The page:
Iran? Are you insane?! You cannot actually think about going to Iran? Those were some of the reactions I got from people when I told them I would be traveling alone to Iran. But no, I am not insane. I went on a 10 day journey and loved every second of this unique adventure. Here is a guide to Iran with the 15 best places to visit.
Why Iran? And why you should consider it too as a travel destination? Pictures on Instagram and Pinterest promised colorful mosques, ancient buildings, breathtaking landscapes and it has 23 properties inscribed on the UNESCO World Heritage list.
On these 10 days I travelled from Tehran all the way down to Shiraz – it’s the classic tourist route. But definitely the best way to get to know the beautiful country. And furthermore, you experience a variety of different climates and places. I booked the whole trip with iranfreetours and couldn’t ask for a better and more smooth organization and experience. Mostafa was my main contact and also arranged the inland flight and my visa (btw. he is even mentioned in lonelyplanet and Nr. 1 tourguide on tripadvisor!!!) – so you are in good hands.
This article will cover the top 15 places to visit in Iran (that was so hard to choose) and the next article will especially focus on the more practical part – what you should know and organize beforehand and what to expect once you explore the country of Iran.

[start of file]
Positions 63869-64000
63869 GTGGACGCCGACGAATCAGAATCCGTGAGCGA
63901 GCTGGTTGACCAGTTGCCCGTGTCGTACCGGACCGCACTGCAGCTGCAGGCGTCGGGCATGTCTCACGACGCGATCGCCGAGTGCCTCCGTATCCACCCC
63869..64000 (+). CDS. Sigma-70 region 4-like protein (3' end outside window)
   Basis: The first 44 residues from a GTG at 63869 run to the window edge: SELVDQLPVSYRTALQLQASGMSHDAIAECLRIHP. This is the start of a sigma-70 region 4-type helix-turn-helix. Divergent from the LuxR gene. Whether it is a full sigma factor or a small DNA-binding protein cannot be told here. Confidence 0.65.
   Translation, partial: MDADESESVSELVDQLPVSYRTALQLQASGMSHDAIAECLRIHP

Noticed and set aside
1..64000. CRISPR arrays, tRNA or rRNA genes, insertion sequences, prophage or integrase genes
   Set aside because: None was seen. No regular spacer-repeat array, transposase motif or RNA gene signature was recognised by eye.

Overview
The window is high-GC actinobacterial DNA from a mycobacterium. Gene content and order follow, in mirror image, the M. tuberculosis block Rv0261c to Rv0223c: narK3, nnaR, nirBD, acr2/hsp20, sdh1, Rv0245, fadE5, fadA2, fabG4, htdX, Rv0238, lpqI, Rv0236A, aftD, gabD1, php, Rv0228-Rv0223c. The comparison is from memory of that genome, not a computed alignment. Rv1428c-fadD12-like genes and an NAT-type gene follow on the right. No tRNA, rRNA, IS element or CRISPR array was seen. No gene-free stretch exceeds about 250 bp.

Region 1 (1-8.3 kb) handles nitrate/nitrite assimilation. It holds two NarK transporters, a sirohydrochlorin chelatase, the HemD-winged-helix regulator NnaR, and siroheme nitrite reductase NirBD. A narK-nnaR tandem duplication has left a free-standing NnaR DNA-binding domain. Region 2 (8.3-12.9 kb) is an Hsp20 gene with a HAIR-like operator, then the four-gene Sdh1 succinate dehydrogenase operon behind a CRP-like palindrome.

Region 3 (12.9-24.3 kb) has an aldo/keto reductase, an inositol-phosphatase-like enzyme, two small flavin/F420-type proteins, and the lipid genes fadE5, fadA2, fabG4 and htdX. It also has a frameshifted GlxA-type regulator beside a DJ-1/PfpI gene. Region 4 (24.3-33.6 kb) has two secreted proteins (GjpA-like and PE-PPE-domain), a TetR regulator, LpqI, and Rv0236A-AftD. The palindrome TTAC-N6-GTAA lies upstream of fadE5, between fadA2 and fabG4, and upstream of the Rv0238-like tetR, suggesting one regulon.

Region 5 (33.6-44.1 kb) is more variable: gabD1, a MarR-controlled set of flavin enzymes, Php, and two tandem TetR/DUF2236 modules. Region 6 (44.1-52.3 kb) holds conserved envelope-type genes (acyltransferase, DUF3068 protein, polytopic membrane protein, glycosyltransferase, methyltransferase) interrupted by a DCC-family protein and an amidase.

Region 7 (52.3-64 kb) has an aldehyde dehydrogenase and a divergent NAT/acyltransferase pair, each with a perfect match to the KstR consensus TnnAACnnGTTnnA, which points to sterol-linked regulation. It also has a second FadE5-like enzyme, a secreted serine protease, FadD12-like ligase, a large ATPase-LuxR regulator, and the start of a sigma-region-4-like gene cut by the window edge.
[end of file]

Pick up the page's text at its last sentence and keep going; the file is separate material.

But now let’s dig into the most beautiful places to visit in Iran.
1. Golestan Palace (Tehran)
Golestan Palace is UNESCO enlisted and is one of the favorite Tehran attractions and definitely a Must-see in Iran. It was originally built in the 16th Century by Shah Abbas and later rebuilt during Qajar Era. A wing of the palace was devoted to the wives and mistresses of the Qajar kings. Already here you’ll notice the beautiful Persian tile work.
The complex is huge and filled with beautiful mulberry and palm trees.
2. Tehran Bazaar
“Bazaar-e Bozorg-e Tehran» is huge in size (around twenty square kilometres) and definitely a place to visit in Tehran. It has everything you are looking for, be it clothes, handicraft, restaurants, jewelry, rugs and much more. As a start to my Iran tour, I loved to stroll along the beautiful archways and admire all the local handicrafts and other products. And what is different to the Turkish Bazaars you might already know – people are not salesy and want to sell you anything. They are incredibly respectful but still open for chats it you want.